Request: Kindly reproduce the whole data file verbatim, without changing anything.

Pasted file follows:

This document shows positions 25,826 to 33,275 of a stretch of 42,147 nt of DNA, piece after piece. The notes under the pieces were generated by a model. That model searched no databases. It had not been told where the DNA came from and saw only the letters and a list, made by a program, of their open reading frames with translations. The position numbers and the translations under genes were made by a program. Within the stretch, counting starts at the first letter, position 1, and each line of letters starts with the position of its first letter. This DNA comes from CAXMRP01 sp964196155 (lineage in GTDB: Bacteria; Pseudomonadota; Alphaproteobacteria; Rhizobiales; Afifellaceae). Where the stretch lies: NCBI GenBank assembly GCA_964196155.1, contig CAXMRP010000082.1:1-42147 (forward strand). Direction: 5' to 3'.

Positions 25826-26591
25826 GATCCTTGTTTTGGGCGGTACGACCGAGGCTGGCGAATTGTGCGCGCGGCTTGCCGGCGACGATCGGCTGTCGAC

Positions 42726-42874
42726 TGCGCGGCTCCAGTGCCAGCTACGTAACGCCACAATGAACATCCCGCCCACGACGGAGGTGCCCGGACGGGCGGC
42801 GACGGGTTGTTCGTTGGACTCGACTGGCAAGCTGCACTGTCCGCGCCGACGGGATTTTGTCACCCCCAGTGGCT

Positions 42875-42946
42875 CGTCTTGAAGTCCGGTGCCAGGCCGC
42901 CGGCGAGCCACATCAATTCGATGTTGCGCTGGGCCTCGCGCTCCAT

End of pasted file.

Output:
This document shows positions 25,826 to 33,275 of a stretch of 42,147 nt of DNA, piece after piece. The notes under the pieces were generated by a model. That model searched no databases. It had not been told where the DNA came from and saw only the letters and a list, made by a program, of their open reading frames with translations. The position numbers and the translations under genes were made by a program. Within the stretch, counting starts at the first letter, position 1, and each line of letters starts with the position of its first letter. This DNA comes from CAXMRP01 sp964196155 (lineage in GTDB: Bacteria; Pseudomonadota; Alphaproteobacteria; Rhizobiales; Afifellaceae). Where the stretch lies: NCBI GenBank assembly GCA_964196155.1, contig CAXMRP010000082.1:1-42147 (forward strand). Direction: 5' to 3'.

Positions 25826-26591
25826 GATCCTTGTTTTGGGCGGTACGACCGAGGCTGGCGAATTGTGCGCGCGGCTTGCCGGCGACGATCGGCTGTCGAC

Positions 42726-42874
42726 TGCGCGGCTCCAGTGCCAGCTACGTAACGCCACAATGAACATCCCGCCCACGACGGAGGTGCCCGGACGGGCGGC
42801 GACGGGTTGTTCGTTGGACTCGACTGGCAAGCTGCACTGTCCGCGCCGACGGGATTTTGTCACCCCCAGTGGCT

Positions 42875-42946
42875 CGTCTTGAAGTCCGGTGCCAGGCCGC
42901 CGGCGAGCCACATCAATTCGATGTTGCGCTGGGCCTCGCGCTCCAT